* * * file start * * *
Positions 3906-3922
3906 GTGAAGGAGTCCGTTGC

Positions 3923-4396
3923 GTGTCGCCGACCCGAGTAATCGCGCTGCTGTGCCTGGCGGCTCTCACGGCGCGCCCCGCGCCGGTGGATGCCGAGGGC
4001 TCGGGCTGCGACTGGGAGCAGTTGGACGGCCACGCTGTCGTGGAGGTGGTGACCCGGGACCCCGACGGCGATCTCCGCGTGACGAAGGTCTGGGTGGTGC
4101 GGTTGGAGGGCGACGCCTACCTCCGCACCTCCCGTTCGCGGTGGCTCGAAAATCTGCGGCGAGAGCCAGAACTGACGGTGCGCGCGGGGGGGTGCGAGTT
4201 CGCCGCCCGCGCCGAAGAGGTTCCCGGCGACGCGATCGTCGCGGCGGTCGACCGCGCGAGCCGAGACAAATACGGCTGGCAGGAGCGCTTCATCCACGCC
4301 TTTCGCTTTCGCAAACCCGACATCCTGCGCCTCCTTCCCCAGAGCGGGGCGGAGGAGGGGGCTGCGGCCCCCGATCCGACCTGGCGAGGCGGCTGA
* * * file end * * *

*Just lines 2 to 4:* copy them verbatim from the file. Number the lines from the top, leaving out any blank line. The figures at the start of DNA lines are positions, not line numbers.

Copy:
3906 GTGAAGGAGTCCGTTGC

Positions 3923-4396
3923 GTGTCGCCGACCCGAGTAATCGCGCTGCTGTGCCTGGCGGCTCTCACGGCGCGCCCCGCGCCGGTGGATGCCGAGGGC